A tethered screwdriver contains a cord that connects the handle to your screwdriver bit, making it easier and safer to use than most other tools. This is especially true if you’re dealing with overhead repairs or working on large surfaces where dropping small screws can be dangerous (and may cause damage).
When To Use Tethered Screwdrivers?
Tethered screwdrivers are convenient because they prevent accidents such as losing fasteners while also providing stability when driving them into hard-to-reach places. This type of tool comes in handy for everything from assembling furniture to hanging wall décor since it provides extra torque due to its ability to rotate 360 degrees.
Pozidriv screwdrivers are similar to Phillips in that they’re designed with a cross-shaped tip. However, the four corners of each blade have slightly rounded edges (rather than being completely flat) which makes them less likely to slip off when you apply rotational force.
They also feature tapered shafts and handles for easy insertion into fasteners while the blades themselves range from around 0.04 inches to below 0.02 inches thick depending on how thin/fat they need to be for your purposes. When it comes time to remove these fasteners, simply press down on one side of its head until it pops out without having to worry about slipping or breaking anything.
When To Use Pozidriv Screwdrivers?
Pozidriv screwdrivers are by far the best option to use with Pozidriv screws because their rounded corners prevent them from slipping out of fasteners, even when exposed to significant rotational force.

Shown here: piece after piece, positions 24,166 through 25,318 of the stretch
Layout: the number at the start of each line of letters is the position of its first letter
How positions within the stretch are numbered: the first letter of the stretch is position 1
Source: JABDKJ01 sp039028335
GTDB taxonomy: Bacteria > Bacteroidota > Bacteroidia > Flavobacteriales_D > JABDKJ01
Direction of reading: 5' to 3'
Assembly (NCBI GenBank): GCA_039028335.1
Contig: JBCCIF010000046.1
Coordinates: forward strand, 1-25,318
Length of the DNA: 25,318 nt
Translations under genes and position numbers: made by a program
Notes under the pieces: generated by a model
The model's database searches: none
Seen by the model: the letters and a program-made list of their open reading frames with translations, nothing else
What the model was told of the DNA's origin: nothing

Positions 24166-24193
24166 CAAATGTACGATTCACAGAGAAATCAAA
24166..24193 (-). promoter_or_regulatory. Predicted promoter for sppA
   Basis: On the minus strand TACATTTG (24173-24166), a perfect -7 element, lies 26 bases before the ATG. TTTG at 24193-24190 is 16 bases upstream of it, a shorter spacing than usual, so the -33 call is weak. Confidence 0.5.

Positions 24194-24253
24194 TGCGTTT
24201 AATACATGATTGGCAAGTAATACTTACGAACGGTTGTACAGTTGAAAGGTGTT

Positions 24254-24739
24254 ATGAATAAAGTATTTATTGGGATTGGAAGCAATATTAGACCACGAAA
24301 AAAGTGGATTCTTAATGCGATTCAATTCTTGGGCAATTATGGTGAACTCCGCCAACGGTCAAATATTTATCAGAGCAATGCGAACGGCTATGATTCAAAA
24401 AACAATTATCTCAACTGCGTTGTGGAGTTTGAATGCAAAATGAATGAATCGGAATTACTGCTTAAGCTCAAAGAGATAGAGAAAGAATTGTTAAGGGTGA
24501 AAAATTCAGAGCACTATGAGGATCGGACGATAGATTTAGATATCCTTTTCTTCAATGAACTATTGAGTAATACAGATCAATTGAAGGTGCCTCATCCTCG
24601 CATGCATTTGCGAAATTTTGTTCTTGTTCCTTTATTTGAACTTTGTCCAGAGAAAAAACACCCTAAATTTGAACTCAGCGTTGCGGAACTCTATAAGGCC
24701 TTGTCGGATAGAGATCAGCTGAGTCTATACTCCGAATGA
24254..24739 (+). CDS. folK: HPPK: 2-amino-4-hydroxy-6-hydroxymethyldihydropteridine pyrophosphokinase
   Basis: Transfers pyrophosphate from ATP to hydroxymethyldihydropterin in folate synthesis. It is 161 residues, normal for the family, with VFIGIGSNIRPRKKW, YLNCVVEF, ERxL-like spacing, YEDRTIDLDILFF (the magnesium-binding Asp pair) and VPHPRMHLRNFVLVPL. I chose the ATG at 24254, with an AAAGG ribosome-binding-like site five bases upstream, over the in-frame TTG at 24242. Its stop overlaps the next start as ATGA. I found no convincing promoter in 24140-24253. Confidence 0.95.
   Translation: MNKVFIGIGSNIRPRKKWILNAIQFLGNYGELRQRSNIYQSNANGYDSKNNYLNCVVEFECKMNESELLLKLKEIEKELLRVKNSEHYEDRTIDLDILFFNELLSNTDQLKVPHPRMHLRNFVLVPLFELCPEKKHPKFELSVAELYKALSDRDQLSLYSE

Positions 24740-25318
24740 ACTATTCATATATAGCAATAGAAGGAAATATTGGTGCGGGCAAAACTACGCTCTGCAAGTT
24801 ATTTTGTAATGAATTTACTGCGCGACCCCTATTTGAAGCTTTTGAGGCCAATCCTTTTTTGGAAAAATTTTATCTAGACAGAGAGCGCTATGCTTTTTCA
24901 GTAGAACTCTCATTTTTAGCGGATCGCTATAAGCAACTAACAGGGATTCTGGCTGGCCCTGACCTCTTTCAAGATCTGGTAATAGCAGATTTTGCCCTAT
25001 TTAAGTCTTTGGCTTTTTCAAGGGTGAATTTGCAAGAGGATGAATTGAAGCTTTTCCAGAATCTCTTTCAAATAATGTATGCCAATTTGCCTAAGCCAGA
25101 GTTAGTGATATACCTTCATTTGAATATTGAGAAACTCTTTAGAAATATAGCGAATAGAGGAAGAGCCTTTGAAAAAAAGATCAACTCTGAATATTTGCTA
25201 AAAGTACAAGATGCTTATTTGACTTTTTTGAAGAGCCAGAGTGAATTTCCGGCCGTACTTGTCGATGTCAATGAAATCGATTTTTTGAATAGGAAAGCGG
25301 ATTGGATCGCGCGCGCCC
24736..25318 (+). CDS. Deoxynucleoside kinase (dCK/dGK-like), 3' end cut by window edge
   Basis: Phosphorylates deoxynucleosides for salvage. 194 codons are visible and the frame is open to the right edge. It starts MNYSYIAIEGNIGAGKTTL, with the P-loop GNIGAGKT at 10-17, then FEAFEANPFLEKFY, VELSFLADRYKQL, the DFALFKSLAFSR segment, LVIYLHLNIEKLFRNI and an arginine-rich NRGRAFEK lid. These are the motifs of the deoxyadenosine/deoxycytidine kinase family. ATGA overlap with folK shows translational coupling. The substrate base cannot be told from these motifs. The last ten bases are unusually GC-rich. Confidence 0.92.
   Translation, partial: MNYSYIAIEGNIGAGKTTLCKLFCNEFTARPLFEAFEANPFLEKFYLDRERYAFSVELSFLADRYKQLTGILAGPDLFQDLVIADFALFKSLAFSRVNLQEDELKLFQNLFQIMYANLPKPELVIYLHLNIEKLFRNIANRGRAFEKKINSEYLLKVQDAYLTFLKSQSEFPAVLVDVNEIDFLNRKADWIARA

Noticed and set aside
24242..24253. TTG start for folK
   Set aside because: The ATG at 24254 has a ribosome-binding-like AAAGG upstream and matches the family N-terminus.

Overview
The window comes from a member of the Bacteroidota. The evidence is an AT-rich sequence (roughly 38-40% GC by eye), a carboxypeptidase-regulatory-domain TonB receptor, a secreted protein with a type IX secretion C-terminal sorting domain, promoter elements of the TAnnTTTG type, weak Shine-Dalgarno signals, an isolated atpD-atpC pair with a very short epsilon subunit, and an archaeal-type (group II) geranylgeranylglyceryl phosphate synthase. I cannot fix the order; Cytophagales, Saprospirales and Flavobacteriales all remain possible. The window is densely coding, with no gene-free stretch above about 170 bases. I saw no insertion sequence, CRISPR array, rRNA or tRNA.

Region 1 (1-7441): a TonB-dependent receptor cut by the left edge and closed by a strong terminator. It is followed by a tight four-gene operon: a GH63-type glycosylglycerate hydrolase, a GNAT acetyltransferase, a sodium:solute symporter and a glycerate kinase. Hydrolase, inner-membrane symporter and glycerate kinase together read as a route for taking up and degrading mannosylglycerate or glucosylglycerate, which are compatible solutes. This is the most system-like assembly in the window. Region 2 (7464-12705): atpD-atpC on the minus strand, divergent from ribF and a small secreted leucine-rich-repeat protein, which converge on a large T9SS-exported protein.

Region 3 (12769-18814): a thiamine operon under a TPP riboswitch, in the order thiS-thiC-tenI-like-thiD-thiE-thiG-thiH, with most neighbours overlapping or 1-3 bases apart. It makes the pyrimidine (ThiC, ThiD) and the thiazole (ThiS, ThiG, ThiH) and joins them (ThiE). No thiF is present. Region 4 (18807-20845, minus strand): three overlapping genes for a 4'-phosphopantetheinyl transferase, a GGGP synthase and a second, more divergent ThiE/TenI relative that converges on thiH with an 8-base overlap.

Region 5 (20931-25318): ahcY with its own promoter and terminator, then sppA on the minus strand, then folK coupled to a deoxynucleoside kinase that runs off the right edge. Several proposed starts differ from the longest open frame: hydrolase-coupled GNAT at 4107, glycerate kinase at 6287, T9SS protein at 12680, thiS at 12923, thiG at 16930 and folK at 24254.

You can also try using these screwdrivers if you’re looking for a hybrid between Philips and Torx in that they’ll fit into Phillips head screws but won’t round them out as quickly.
Clutch Head Screwdrivers
Clutch head screwdrivers feature either a six-pointed star or diamond-shaped tip; which creates more contact points with the fastener (which means there’s less chance of slipping and stripping its surface).
They also have thin, flat blades that make it easy to drive in screws without having to apply excessive force.
When To Use Clutch Head Screwdrivers?
Suppose you’re looking for an alternative to Philips/Pozidriv in that they give you increased stability when tightening down small parts while also preventing them from being damaged. In that case, clutch head screwdrivers are exactly what you need since their tips create additional contact points between your tool and the screw.
However, note that these drivers won’t fit into all types of Phillips heads because they have a different number of contact points; so be sure to check your screw’s specification before trying them out.
Frearson screwdrivers are basically Phillips screwdrivers. The difference between them is that Frearson has a straight blade instead of the “star” shaped head on Phillips screwdrivers, making it more suitable for slotted screws.
When To Use Frearson Screwdrivers?
Frearson screwdrivers are best used for larger screws and when you want to make sure the fastener is secure. Moreover, Frearson screwdrivers are also used for fastening and loosening screws especially if the head is larger than the slot.